What’s really annoying, however, is this writing seesaw I seem to be on. If you’ve been following me on Twitter, you’ve seen this for yourself. I’ll have an amazingly awesome day, like when I wrote a little over 2,500 words, followed by an absolute crap day where I write 0 words (and maybe throw out what I did write yesterday, so now it’s going into the negative).

And it’s not just about word count, or progress. My mood is significantly better on a good writing day. And my mood gets flushed down the toilet on a bad writing day. But saying it like that confuses the cause and effect: my mood dictates how I write. Sure, how I write feeds back into my mood, but it starts with mood.

So it takes twice as long to get anything done, because I can’t get anything done on a bad day. I just sit around and watch Netflix. And the bad days are way worse after getting seesaw’d from a good day, because I want to keep writing and keep up my momentum, but I’ve just plunged from one extreme to the other.

And since I’m writing this on a bad day (Sunday), that’s about all I’ve got. I’m just hoping that Monday will be a good day.


Jennifer A. Johnson is a newly published fantasy writer thanks to The Adventure of Creation anthology. She's still revising her first novel, but you can sign up for her free newsletter to pass the time.

My Week in GIFs

After writing over 2,500 words in one day:
tangled_best_day_ever

And then, realizing I had to throw out almost 1,000 of those words because I’d gone in the wrong direction AGAIN:
buffy_sad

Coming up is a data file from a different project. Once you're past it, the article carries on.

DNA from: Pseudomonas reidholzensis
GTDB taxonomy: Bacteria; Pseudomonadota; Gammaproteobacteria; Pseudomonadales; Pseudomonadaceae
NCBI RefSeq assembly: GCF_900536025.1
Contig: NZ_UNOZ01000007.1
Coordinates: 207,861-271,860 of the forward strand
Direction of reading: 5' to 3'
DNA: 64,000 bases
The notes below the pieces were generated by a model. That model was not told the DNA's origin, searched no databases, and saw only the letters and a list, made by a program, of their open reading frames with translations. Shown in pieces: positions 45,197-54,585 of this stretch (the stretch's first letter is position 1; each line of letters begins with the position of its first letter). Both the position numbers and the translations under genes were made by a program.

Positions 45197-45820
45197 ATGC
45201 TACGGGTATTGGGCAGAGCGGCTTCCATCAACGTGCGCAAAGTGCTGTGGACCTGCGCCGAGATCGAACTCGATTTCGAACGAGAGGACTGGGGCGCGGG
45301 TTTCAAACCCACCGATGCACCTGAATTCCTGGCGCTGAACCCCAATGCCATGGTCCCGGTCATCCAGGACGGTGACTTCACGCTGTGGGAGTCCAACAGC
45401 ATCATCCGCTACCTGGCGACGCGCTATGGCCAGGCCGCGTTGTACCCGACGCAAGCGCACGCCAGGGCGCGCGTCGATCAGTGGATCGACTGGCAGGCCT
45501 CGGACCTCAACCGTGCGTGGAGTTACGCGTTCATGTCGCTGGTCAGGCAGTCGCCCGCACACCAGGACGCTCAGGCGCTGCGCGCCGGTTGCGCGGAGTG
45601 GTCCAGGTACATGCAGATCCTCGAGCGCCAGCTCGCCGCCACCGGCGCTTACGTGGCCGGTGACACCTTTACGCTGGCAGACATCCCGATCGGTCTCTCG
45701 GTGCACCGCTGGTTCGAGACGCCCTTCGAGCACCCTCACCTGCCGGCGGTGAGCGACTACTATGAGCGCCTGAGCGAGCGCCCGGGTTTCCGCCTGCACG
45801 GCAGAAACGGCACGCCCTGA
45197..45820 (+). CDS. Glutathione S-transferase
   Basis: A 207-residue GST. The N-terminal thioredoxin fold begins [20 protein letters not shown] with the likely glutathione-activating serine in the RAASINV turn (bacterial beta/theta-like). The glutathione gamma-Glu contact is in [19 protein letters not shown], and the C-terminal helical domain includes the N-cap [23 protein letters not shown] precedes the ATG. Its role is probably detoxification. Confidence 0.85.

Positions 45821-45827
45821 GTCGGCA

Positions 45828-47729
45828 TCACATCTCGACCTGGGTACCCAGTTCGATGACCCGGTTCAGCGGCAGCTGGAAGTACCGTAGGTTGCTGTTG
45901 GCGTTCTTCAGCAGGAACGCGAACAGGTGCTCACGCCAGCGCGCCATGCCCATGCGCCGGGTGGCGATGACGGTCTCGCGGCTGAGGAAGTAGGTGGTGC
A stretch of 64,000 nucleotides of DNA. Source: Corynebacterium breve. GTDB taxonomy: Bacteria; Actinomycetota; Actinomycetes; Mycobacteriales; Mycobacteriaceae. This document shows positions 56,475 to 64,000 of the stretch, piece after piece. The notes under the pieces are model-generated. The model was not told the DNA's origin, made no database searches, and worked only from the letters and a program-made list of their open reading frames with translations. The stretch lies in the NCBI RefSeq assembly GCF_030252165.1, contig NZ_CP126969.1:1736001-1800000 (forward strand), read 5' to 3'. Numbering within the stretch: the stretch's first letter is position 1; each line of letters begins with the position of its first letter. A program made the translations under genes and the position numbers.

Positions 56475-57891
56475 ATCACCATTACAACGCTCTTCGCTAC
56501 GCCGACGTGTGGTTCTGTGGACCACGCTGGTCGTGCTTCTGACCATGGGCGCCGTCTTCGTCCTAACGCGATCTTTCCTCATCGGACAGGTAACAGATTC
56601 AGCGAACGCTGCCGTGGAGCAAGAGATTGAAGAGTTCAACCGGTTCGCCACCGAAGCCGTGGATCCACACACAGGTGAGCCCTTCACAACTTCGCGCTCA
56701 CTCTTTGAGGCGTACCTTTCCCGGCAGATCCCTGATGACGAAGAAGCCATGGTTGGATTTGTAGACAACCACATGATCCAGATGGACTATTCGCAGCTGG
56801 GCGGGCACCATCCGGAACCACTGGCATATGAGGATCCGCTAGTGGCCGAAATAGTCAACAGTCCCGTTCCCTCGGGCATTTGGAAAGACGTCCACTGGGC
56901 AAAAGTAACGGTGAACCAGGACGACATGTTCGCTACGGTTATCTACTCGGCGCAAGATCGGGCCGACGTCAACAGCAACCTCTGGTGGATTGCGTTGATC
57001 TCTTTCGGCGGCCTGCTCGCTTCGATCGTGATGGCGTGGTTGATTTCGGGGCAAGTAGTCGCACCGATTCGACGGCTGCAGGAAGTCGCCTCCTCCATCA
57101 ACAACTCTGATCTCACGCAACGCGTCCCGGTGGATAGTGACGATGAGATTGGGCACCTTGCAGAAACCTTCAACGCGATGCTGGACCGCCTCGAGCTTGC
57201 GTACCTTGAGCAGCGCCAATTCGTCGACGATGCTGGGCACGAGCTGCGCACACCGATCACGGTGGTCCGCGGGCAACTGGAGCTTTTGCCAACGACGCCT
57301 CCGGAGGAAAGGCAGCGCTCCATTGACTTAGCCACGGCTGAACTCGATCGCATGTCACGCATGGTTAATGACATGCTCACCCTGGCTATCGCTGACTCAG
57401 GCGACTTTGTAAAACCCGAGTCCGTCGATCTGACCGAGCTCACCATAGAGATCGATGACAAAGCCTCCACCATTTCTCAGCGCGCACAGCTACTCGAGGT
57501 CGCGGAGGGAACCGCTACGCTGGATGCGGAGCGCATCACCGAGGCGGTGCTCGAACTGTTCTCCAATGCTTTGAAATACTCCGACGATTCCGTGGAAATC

And then, having a friend help me figure out how to keep most of what I’d written (and only throw out 372 words):
relief

So, you know…nothing new.


Jennifer A. Johnson is a newly published fantasy writer thanks to The Adventure of Creation anthology. She's still revising her first novel, but you can sign up for her free newsletter to pass the time.

Meet Calder #2

Calder 2In my massive rewrite of The Narrator, I’ve just passed the midpoint. I was pretty worried about the scene, and kept putting it off and putting it off. But when I finally dove in, it was actually pretty fun.

And I owe it all to Calder #2.

There are two Calders in Narrator: the original, and the one the Narrator tried to make by changing his backstory. At the midpoint, the second Calder manifests (because of an enchanted forest) and the two Calders have a bit of a chat.

And that second Calder was a treat to “work with.” He was very talkative and came up with some great stuff, all without really trying.

(I know that to non-writers this kind of talk sounds crazy, but characters usually take on a life of their own. They can be complete chatterboxes, like Calder #2, or they can refuse to give up any information on themselves and frustrate the crap out of you.)

So this scene was going better than I expected, but still with a lot of false starts and backtracking. And suddenly Calder #2 was dragging his feet, and refusing to cooperate, and giving me a really crappy performance — until I put back some paragraphs I had removed. Once they were back in place, he was more than happy to talk again.

Things slowed down again as we neared the end of the scene, because Calder #2 knew this was going to be his only scene, and he was reluctant to “leave.” I could tell he was trying to stretch out his time. I felt bad for him, too, since he was (for the most part) so great to work with. But alas, I don’t think I’ll be able to justify bringing him back.

Even if it would be fun.


Jennifer A. Johnson is a newly published fantasy writer thanks to The Adventure of Creation anthology. She's still revising her first novel, but you can sign up for her free newsletter to pass the time.